Depressive symptoms predict incident dementia during short- but not long-term follow-up period
Background: Whether depression is a long-term risk factor for dementia or represents a dementia prodrome is unclear. Therefore, we examined the relationship between depressive symptoms and dementia during short and long follow-up in a population-based cohort. Methods: In the Rotterdam Study, 4393 nondemented individuals were followed for incident dementia for 13.7 years by continuous monitoring. Cox proportional hazards models for different time intervals were used to estimate the risk of incident dementia. Results: Five-hundred eighty-two participants developed dementia during 13.7 years. Persons with depressive symptoms had an 8% increased risk of dementia compared with those without depressive symptoms during the overall follow-up. The risk was highest in the short and intermediate follow-up, particularly in men. We did not find an association in the follow-up period beyond 10 years. Conclusion: Our results suggest that late-life depressive symptoms are part of a dementia prodrome rather than an independent risk factor of dementia.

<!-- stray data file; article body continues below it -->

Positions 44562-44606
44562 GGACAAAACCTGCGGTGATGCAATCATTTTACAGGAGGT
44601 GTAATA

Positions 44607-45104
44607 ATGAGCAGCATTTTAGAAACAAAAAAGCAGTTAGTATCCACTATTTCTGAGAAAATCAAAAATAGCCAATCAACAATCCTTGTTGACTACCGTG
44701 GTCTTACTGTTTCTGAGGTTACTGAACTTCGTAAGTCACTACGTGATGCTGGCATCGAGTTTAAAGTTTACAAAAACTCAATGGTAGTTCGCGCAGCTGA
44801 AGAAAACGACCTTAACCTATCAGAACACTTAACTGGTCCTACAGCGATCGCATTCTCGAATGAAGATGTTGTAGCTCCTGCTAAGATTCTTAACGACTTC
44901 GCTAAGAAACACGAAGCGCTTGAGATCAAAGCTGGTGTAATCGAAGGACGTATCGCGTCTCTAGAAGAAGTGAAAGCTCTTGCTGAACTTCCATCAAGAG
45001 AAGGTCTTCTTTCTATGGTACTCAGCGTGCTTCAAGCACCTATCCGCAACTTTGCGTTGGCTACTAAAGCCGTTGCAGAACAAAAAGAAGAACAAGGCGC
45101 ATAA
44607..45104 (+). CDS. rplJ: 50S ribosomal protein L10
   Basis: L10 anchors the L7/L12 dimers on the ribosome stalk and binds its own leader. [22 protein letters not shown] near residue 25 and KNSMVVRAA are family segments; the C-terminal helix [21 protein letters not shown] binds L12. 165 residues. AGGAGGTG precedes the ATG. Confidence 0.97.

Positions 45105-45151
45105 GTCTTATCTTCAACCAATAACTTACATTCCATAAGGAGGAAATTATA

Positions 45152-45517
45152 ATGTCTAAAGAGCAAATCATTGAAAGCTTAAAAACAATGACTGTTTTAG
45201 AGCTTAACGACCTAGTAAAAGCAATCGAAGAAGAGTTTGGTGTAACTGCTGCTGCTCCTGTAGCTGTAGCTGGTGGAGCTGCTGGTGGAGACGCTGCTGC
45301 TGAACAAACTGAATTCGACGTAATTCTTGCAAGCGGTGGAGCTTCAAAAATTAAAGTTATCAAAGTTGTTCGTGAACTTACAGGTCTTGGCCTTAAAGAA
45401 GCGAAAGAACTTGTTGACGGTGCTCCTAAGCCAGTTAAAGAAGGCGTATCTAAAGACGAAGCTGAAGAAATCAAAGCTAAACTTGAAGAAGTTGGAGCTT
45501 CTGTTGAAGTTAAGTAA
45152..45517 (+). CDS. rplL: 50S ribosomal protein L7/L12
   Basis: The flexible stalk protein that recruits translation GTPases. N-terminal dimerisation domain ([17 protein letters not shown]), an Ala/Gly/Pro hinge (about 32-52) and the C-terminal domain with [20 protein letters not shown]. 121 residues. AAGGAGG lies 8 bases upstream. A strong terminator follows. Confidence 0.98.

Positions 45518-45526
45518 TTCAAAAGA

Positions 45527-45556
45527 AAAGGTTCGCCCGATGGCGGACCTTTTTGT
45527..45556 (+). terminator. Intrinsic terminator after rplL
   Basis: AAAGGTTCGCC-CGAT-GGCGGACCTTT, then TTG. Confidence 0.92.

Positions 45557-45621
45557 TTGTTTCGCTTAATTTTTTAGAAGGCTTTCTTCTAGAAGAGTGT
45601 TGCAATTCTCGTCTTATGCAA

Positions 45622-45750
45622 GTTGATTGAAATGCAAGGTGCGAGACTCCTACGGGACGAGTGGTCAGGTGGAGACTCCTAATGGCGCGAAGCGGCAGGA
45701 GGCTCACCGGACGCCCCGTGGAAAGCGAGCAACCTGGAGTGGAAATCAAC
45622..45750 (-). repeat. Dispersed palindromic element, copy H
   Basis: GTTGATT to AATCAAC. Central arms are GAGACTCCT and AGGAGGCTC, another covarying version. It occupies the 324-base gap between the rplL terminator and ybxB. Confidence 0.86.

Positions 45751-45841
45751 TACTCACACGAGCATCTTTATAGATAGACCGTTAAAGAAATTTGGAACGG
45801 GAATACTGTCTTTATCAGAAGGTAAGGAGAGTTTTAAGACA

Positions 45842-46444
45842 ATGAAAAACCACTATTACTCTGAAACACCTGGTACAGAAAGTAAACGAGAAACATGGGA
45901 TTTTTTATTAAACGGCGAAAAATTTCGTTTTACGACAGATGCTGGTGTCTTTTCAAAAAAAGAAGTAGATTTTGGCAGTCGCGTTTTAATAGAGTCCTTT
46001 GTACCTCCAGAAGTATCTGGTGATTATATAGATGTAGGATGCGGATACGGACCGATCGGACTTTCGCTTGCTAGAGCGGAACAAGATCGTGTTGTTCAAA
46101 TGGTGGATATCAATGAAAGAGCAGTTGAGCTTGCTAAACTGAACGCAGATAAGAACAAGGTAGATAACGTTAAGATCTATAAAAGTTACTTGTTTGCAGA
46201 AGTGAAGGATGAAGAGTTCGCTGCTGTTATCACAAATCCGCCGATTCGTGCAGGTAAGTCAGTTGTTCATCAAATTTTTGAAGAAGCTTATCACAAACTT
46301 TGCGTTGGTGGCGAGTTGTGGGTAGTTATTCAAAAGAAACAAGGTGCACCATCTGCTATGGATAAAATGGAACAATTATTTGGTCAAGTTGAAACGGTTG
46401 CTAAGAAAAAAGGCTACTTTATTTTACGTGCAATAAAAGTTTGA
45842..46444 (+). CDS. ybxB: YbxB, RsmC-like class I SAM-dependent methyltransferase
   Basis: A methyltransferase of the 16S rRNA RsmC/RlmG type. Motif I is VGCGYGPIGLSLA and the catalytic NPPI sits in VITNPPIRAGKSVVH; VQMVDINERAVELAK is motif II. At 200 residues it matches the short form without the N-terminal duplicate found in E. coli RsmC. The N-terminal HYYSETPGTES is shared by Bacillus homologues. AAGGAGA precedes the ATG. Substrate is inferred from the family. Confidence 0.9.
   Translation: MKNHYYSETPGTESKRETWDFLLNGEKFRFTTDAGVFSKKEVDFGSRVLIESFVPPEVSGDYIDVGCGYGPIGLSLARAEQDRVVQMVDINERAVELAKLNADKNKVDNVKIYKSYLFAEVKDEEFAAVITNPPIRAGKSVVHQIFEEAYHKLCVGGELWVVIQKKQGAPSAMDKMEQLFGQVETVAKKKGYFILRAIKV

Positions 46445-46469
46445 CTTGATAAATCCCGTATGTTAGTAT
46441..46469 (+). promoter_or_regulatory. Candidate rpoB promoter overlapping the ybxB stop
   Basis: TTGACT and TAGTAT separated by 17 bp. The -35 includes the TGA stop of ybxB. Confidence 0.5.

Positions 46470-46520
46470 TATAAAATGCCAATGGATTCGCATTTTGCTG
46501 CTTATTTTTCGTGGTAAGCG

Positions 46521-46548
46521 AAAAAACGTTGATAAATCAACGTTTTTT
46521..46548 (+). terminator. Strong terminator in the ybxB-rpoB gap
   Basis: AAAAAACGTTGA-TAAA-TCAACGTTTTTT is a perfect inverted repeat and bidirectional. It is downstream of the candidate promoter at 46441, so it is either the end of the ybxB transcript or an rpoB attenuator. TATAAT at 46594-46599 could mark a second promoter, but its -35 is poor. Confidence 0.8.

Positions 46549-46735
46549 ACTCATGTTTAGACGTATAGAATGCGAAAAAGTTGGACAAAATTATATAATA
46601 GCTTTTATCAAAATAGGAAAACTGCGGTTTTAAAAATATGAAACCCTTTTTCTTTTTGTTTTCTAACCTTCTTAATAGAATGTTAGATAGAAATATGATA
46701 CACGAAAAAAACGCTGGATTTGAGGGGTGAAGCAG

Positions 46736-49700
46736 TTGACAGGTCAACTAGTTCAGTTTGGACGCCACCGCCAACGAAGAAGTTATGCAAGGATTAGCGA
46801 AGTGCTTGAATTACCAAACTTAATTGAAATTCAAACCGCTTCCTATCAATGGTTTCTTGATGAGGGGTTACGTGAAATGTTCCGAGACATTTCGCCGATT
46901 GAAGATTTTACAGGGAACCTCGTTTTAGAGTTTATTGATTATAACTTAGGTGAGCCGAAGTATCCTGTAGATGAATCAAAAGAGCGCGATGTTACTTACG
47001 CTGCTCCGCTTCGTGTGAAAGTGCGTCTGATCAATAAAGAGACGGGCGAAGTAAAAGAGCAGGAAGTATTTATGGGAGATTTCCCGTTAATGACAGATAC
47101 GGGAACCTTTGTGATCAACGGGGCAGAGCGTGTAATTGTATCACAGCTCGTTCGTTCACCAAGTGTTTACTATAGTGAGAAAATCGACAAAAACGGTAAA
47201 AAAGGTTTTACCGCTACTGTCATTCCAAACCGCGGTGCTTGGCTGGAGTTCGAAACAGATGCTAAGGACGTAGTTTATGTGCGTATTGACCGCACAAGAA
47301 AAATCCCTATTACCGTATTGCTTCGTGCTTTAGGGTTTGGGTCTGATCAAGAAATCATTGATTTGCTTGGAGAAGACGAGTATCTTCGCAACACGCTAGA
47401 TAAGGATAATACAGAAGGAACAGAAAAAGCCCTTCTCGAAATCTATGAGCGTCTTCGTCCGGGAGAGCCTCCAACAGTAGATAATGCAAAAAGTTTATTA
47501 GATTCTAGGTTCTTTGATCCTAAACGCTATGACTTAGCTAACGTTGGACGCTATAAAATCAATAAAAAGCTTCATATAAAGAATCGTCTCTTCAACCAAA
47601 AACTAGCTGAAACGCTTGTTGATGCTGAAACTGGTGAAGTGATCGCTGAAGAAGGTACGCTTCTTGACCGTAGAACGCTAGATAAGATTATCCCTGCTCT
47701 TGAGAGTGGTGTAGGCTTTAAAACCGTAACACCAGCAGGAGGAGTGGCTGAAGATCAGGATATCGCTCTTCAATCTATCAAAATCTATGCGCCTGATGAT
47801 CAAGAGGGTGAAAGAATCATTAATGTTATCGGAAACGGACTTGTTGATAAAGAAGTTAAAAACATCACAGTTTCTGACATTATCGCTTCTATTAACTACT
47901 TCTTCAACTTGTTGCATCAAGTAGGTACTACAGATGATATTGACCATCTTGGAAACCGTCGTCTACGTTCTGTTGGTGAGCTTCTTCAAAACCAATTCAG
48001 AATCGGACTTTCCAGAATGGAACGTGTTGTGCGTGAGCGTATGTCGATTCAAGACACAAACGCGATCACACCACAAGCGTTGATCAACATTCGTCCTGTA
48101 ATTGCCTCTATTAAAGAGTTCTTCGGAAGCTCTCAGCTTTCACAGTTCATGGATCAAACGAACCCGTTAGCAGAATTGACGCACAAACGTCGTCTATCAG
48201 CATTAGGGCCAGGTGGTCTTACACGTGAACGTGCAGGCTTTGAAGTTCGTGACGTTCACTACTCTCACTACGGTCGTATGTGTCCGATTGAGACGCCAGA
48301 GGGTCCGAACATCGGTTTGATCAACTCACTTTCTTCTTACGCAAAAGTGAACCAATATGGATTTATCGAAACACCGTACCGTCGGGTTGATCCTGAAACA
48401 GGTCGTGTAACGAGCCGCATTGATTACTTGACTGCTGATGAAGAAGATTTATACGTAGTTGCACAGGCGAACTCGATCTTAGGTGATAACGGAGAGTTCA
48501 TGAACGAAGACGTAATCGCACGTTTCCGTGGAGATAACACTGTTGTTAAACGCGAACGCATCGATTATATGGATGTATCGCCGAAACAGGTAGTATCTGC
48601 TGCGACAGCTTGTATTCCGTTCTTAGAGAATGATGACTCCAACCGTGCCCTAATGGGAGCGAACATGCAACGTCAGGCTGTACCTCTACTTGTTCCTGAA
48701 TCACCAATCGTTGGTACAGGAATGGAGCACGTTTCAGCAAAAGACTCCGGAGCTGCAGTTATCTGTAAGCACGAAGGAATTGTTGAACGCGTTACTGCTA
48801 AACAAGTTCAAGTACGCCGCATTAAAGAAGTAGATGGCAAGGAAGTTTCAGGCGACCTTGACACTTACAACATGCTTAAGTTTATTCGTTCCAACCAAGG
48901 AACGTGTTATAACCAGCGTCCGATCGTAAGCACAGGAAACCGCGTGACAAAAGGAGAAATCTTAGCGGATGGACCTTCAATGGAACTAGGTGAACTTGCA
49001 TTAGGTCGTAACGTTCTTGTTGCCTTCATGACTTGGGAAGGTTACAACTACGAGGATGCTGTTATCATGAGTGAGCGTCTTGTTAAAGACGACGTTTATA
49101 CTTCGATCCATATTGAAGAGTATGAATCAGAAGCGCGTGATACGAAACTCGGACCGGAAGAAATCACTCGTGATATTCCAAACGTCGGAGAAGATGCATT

|Dementia, Depression, Epidemiology, Population-based|
|Alzheimer's & Dementia|
|Organisation||Department of Neurology|
Mirza, S.S, de Bruijn, R.F.A.G, Direk, N, Hofman, A, Koudstaal, P.J, Ikram, M.A, & Tiemeier, H.W. (2014). Depressive symptoms predict incident dementia during short- but not long-term follow-up period. Alzheimer's & Dementia. doi:10.1016/j.jalz.2013.10.006